MONDAY, Aug. 19 (HealthDay News) -- One-fifth of U.S.
neurologists are unaware of serious safety risks associated with
epilepsy drugs and are potentially risking the health of patients
who could be treated with safer medications, a new study
The 505 neurologists who took part in the survey between March
and July 2012 were asked if they knew about several epilepsy drugs'
safety risks recently identified by the U.S. Food and Drug
These risks included increased danger of suicidal thoughts or
behaviors linked with some newer drugs, a high risk for birth
defects and mental impairment in children of mothers taking
divalproex (brand name Depakote), and the likelihood of serious
hypersensitivity reactions in some Asian patients treated with
One in five of the neurologists said they did not know about any
of these risks. Neurologists who treat 200 or more epilepsy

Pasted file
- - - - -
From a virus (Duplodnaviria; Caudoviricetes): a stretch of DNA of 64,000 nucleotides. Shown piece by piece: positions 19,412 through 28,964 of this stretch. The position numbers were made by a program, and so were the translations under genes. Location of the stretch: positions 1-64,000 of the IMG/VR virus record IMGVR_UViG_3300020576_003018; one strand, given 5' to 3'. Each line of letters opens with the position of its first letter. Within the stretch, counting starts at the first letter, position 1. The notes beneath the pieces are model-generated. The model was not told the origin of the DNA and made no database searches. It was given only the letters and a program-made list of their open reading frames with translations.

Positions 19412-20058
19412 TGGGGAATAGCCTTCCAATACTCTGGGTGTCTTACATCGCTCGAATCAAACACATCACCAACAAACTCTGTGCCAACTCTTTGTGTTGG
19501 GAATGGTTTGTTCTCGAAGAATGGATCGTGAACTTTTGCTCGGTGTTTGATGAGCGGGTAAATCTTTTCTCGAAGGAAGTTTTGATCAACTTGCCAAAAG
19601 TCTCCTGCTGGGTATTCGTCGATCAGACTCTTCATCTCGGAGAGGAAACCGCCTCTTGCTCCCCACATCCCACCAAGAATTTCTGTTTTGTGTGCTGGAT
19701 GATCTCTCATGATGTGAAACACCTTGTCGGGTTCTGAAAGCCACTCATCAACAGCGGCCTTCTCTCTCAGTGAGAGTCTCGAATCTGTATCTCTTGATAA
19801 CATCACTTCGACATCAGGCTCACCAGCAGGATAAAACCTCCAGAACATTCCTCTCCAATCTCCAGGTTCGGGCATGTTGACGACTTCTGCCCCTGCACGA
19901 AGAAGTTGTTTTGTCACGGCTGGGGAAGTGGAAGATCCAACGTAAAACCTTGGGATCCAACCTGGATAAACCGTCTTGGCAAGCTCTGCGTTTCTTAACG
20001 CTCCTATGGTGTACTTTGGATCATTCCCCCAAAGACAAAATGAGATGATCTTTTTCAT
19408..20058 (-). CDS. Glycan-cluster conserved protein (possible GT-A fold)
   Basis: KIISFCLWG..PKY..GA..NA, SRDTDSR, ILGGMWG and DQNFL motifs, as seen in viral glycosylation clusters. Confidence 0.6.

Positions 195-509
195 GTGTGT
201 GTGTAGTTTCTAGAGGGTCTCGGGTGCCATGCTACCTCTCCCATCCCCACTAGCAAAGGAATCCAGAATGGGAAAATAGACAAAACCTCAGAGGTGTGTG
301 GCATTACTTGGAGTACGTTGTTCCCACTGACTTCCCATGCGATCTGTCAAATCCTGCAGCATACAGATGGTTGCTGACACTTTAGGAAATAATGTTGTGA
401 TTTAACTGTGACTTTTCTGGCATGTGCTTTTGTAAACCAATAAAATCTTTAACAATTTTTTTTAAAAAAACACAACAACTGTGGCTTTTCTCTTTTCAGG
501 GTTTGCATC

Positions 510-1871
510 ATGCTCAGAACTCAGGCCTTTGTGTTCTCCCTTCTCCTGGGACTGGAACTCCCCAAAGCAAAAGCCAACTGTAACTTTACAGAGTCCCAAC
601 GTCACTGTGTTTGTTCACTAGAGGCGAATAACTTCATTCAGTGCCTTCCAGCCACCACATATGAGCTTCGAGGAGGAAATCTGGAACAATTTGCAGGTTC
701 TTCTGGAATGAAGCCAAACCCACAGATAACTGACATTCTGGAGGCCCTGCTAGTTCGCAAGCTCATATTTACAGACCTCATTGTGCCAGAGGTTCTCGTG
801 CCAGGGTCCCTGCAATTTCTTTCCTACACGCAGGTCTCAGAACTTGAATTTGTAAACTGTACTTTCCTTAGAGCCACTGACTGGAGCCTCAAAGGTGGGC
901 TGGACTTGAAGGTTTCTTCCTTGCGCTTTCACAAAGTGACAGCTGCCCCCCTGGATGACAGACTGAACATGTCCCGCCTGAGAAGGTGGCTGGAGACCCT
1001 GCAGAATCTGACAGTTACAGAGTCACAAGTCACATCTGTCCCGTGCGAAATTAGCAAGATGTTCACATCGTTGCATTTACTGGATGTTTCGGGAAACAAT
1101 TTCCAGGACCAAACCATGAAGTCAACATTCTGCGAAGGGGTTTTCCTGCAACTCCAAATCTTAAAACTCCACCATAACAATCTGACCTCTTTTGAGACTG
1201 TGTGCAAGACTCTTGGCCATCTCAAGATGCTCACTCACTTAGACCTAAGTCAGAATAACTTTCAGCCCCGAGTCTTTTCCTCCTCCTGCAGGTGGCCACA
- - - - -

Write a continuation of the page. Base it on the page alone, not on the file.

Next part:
patients per year were most likely to know all the risks, according
to the study, which was published online recently in the journal
Although this study focused on epilepsy drugs, the findings
suggest that the FDA needs to find better ways to inform doctors
about newly discovered drug safety risks, said the researchers from
Johns Hopkins University School of Medicine. Their results show
that warnings about these risks are not getting through to doctors
making important prescribing decisions.
There is no single place for neurologists to find updated drug
risk information, said study leader Dr. Gregory Krauss, a professor
of neurology. A few get emails from the FDA, while others get the
information from neurology societies, continuing medical education
courses or journal articles.
"There is poor communication from the FDA to specialists, and
there's some risk to patients because of this," Krauss said in a
Johns Hopkins news release.
"Unless it's a major change requiring the FDA to issue a black
box warning on a product, important information appears to be
slipping through the cracks," he said. "We need a more systematic
and comprehensive method so that doctors receive updated safety
warnings in a format that guarantees they will see and digest what
they need to protect patients."
The Epilepsy Foundation has more about